Midterms 2018

Midterms 2018

Less of a blue wave, more of a blue trickle. A night that began with Democratic dreams of picking up as many as 40 seats in the House of Representatives on their way to retaking both chambers of Congress ended in slight disappointment Tuesday night, as Republicans averted disaster and actually gained several seats in the Senate. 

To be clear, this night represented a huge win for Democrats. They picked up at least 30 seats in the House to give them their first majority since 2010, including some huge wins in deep-red areas like Oklahoma, Kansas, and Utah. Gaining back control of the House grants Dems subpoena power over a wide swath of activity in the White House. While Donald Trump will retain the ability to easily appoint people to his Cabinet and the Supreme Court, he will struggle to pass legislation without Democratic assistance.

Perhaps most interesting in this reshaping of Washington is who it puts in leadership positions. Trump adversaries Adam Schiff and Maxine Waters will ascend to ranking roles on the House Intelligence Committee and the House Financial Services Committee, respectively. The man who can subpeona Trump's tax returns, should he choose? That would be Richard Neal, a Western Massachusetts representative who is likely to chair the House Ways and Means Committee. You may never have heard of him before, but you certainly will be hearing a lot about him now. The only question is if Nancy Pelosi will return to her position as speaker - it may be time for some new blood.

In the upper chamber, things were a different story. Democrats were always facing a tough map, with vulnerable Senators up for re-election in states that Trump won handily. Joe Donnelly in Indiana, Heidi Heitkamp in North Dakota, and Claire McCaskill in Missouri all fell to Republican challengers. While the dream to unseat Ted Cruz in Texas was always a longshot, Democrats hoped they could flip the seats represented by the retiring Bob Corker and Jeff Flake in Tennessee and Arizona, respectively. Neither came to fruition.

Making matters worse for Democrats was Florida (as usual), as Bill Nelson lost his Senate seat to former Governor Rick Scott while Ron DeSantis surprisingly won the Governorship over Democrat Andrew Gillum.  The GOP's hold over the Sunshine State appears to be strengthening. The one state Democrats did manage to flip in the Senate was Nevada, with Jacky Rosen defeating incumbent Republican Dean Heller. Democrats won up and down the ballot in the Silver State, helping complete a leftward shift for a state that was reliably red as recently as the Bush years.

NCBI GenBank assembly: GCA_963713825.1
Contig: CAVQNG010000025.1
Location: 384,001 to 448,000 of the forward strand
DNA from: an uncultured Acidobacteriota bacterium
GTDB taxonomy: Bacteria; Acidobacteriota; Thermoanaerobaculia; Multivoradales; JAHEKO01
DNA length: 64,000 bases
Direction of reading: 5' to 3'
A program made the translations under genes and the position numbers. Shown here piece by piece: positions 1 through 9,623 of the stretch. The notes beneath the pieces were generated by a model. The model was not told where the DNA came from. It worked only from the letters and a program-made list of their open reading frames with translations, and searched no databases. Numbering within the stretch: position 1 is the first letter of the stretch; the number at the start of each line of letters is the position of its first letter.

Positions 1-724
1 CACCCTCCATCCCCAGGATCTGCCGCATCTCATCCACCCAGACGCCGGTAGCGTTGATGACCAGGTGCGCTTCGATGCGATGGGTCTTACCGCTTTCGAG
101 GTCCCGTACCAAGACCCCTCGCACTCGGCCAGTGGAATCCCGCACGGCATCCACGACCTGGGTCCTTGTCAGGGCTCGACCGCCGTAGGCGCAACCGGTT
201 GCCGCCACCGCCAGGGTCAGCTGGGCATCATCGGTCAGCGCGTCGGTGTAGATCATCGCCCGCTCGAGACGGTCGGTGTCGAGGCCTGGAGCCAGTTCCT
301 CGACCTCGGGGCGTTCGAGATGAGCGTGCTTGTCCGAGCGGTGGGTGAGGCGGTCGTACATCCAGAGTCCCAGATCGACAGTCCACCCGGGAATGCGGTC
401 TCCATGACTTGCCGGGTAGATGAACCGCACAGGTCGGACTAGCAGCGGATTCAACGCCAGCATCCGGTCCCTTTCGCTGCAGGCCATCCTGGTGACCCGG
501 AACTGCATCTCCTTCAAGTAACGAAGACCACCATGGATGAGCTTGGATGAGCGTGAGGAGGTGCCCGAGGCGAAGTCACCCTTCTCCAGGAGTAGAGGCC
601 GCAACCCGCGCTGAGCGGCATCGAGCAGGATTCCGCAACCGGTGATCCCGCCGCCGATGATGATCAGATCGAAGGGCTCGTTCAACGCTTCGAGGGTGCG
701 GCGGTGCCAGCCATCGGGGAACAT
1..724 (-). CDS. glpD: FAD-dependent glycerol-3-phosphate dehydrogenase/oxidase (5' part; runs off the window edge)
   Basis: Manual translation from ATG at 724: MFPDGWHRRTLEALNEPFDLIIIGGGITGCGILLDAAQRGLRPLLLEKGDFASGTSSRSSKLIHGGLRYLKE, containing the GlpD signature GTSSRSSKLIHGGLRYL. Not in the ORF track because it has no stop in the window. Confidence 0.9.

The Dems did actually manage to hold on to a few bitterly contested Senate seats, as the seven-fingered Jon Tester held on in Montana while Joe Manchin, ever the survivor, did the same in West Virginia. But make no mistake, Mitch McConnell had a very good night. No longer will he need worry about the occasionally moderate whims of Susan Collins or Lisa Murkowski. The dreaded 'I' word, impeachment, is certainly a statistical impossibility now. Chuck Schumer's stated goal for the last two years has been the protection of these red-state Senators, and it was all for naught. Time for him to hit the bricks.

It was a night of firsts in many ways for this country. Over 100 women were elected to Congress, smashing the record set in 2016. That includes the youngest woman ever sent to Washington, 29-year-old rising star Alexandria Ocasio-Cortez of the Bronx. In Minnesota, Ilhan Omar becomes the first Somali-American legislator elected to office. Omar and Rashida Tliab of Michigan will become the first ever Muslim congresswomen in America. In Colorado, Jared Polis will become the country's first openly gay man to serve as a Governor. Deb Haaland and Sharice Davids become the first ever Native American women in the House of Representatives. America at its highest aspiration.

As far as electoral implications going forward are concerned, one area that should give Republicans pause is in the Upper Midwest. The Great Lakes area that broke decisively for Trump in 2016 seemingly snapped back to its union-heavy roots on Tuesday. Democratic Senators cruised to re-election in Minnesota, Wisconsin, Ohio, Michigan, and Pennsylvania. Scott Walker lost his re-election bid for Governor in Wisconsin, while Democrat Gretchen Whitmer becomes the newest Governor of Michigan. These are states with a lengthy history of Democratic support before Trump shattered the electoral mold. Time will tell if they return.

If just Wisconsin, Michigan, and Pennsylvania break similarly in two years, then Democrats can retake the Presidency even without Ohio or Florida. That's thanks to the rapid transformation of once solid-red states like Colorado and Virginia.

Democracy never stops! The 2020 campaign begins in earnest today.